Excerpts from my journal during a 2 week sojourn in Detroit Michigan, late summer 2013
September 17, 2013, Tuesday
Cold, low 40s, 50% cloudy with altocumulus, still.
Ah, Slow Roll, what pure joy. Easily 200 bikers, all forms of bikes (mine the only folding that I noticed, and no one commented to me), thru the downtown area, whistling, hailing, shouting, boom boxes booming, along the river front (stopping for a group photo, some holding their bikes over their heads), and around the near East Side. Light waned, bike lights blazed, spokes lit up, bikes glowed in ways I’d never seen before. I only hope my photos show a portion of this magnificent extravaganza.
Blacks and whites together, all congenial, or seeming so, mostly young, me perhaps the oldest (altho I felt young and gay), bystanders gawking and laughing and smiling, into the evening and back to where we started, St Andrews (which might be an old hotel, now restaurant). Earlier I’d eaten fish and chips (delicious) at the Greek restaurant where I’m sure I’ve eaten before. I ate outside (the only one outside) in the chill air (so I could guard my bike).
This might have been my longest day yet biking. My butt is sore, perhaps I’ve grown blisters there again, and my knees ache. Arriving home around 10 pm (started out a little after 1) I was exhausted. Brush teeth, dive into bed, think, oh what a grand day. Tomorrow I will rest. (maybe)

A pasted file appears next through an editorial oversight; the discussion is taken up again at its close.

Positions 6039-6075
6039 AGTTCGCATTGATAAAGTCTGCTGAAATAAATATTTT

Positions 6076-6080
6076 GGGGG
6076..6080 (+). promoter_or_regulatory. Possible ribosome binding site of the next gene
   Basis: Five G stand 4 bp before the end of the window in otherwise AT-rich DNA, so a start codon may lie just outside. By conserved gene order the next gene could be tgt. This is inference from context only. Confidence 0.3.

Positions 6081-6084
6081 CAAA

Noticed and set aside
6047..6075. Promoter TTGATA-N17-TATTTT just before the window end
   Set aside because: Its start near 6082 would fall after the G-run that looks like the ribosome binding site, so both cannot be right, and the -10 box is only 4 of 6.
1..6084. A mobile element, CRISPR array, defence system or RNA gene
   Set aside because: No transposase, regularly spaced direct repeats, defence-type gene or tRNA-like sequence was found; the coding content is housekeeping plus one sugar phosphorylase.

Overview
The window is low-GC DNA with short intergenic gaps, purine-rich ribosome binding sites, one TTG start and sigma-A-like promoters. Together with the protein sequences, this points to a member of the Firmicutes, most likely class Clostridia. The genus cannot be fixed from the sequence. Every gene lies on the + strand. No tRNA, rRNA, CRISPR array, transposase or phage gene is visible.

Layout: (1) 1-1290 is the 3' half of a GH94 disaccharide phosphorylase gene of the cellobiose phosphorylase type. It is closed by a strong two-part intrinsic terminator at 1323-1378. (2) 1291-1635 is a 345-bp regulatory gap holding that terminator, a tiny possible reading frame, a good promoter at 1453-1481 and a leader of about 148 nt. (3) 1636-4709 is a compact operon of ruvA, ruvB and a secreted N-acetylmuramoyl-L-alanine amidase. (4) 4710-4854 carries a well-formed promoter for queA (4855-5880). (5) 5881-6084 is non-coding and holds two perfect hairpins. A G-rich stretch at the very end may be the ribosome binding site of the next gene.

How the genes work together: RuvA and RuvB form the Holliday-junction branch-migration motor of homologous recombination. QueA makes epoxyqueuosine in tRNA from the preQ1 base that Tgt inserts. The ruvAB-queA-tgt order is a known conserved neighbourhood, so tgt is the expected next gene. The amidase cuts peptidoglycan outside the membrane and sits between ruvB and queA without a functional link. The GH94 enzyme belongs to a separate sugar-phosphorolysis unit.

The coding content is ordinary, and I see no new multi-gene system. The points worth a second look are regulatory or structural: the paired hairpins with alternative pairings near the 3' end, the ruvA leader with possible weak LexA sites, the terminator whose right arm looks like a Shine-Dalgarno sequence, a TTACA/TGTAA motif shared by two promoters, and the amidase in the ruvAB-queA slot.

In the afternoon, near the river I met the only other folding bike rider I’ve met so far: older, black, somewhat heavy, with helmet and other gear. He told me he bikes to increase blood circulation in his legs where he has problems. Bikes alone, would never join Slow Roll, rides an Adventurer bicycle (which I’ve never heard of), guaranteed but with multiple problems that caused him to return the bike for replacements twice. He bikes only on sidewalks, and usually only along the river—and definitely always alone.
My bike, a Dahon
Beginning my long adventure I noticed a small garden along Grand River Avenue that I’d not seen before. Stopping, I photographed it amid the debris of Grand River.
And biking home last night I noticed men entering and leaving liquor stores, their forms dark against bright security lights—for me an ultimate image of desperation, despair, and suffering. This might make a good photo, I thought. So I tried several times, standing as much as possible in shadow to not be noticed. I constantly checked over my shoulder to make sure I was not about to be ambushed in the dark.
Coda: a few days ago while preparing the photo set about Slow Roll I discovered that the theme of the ride had been Prom Night. The following week, September 23, the ride theme would be Literacy and the ride would tour to selected literacy training sites in central Detroit. I also learned that Boston (I live in Cambridge, near Boston) this summer initiated a mass ride called Boston Bike Party, on top of a pre-existing and highly controversial ride called Critical Mass. Unlike Slow Roll, allegedly Boston’s Critical Mass often deliberately creates road chaos and alienates motorists. Not so with Slow Roll—disciplined, respectful of motorists and pedestrians, well received by most.
TO BE CONTINUED